With his Hong Kong passport papers in hand, desperate young footballer ends a life in limbo
Vas Nunez can continue his promising career and represent Hong Kong at the Asian Games after UK Home Office rectifies its application form blunder
A gifted young footballer can realise his dream of representing Hong Kong at the Asian Games after the UK Home Office rectified a blunder that could have ended his career.
Vas Nunez, of Guangzhou-based Hong Kong Premier League side R&F, had been left stranded and stateless after unknowingly filling in the incorrect passport application form that had been mistakenly sent to him by the UK government.
But a day after the Post published the story highlighting the 22-year-old defender’s plight, Nunez received an email from the UK Home Office, with the correct passport forms attached this time.
He went to the immigration office on Friday to end a two-week ordeal that almost wrecked his life, and will receive his Hong Kong passport on May 4.
“To have something I’ve dreamed of my whole life almost taken away then given back because of the support from everyone just feels amazing,” said Nunez.
“After all this I’ve never felt so excited and determined to be back on the field to represent my team R&F and the Hong Kong national team this summer at the Asian Games.
“I couldn’t be more grateful to everyone that helped me get my life back on track. I’ve felt nothing but love and support from all my friends, family and many people I’ve never even met before, going out of their way to help a stranger in need.”
Nunez was born in Hong Kong to a Mexican mother and an English father. Having lived in the city most of his life and being fluent in Cantonese, he says he has always considered himself a Hongkonger.
To fulfil his dream and represent the national team at the Asiad in Indonesia, where Hong Kong will field an under-23 side, Nunez had to give up both his Mexican and British citizenship so he could apply for a Hong Kong passport.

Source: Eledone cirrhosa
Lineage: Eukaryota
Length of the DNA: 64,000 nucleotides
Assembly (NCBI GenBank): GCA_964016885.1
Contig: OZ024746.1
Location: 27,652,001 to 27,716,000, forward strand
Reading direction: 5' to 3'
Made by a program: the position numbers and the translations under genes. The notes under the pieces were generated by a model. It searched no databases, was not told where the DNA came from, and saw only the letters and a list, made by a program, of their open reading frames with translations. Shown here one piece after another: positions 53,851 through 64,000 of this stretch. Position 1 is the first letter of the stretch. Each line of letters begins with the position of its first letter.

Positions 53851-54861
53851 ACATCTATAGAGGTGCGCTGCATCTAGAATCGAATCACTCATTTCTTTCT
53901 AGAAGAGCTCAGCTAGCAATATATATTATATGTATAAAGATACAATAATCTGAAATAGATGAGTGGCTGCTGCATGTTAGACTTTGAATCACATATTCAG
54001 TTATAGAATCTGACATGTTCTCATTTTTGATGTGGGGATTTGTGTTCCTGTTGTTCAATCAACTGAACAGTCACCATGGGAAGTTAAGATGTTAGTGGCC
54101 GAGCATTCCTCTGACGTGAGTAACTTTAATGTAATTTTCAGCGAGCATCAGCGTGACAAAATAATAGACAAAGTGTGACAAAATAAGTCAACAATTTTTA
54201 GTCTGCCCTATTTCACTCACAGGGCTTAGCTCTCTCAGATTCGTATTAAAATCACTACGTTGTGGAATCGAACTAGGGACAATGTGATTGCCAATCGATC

Having given up his Mexican passport, Nunez travelled back to Hong Kong on April 13 to complete his Hong Kong passport application. The UK government had sent him the final two documents he needed to fill in, but it had mistakenly put “British National Overseas” on one form and “British citizen” on the other.
Unaware of the difference, Nunez completed the forms but his application was then rejected by an immigration officer in Hong Kong, who said the UK government was at fault for filing two different letters, and that it was its responsibility to solve the issue.
The British consulate said there was nothing it could do, because Nunez was no longer a UK citizen.
This meant he was unable to travel back to Guangzhou to train with his teammates. He missed two weeks of training and had to sleep on his brother’s sofa.
Nunez’s situation also put negotiations for his contract renewal at risk, as R&F would not have offered him a new deal for next season had he been unable to resolve his passport situation.
“It’s been such an emotional few weeks and I’m glad everything’s ended well,” said Nunez.
“I want to say a special thanks to my girlfriend, Hanna, who’s been by my side since day one and always let me know things were going to be OK, and to the Mexican consulate for always offering their support through this whole situation.
“I also want to mention how grateful I am to the South China Morning Post for getting my story out there and reaching so many people. Without you guys I wouldn’t have got the support and I wouldn’t have been able to reach the UK Home Office so they could do right by the mistake they made.”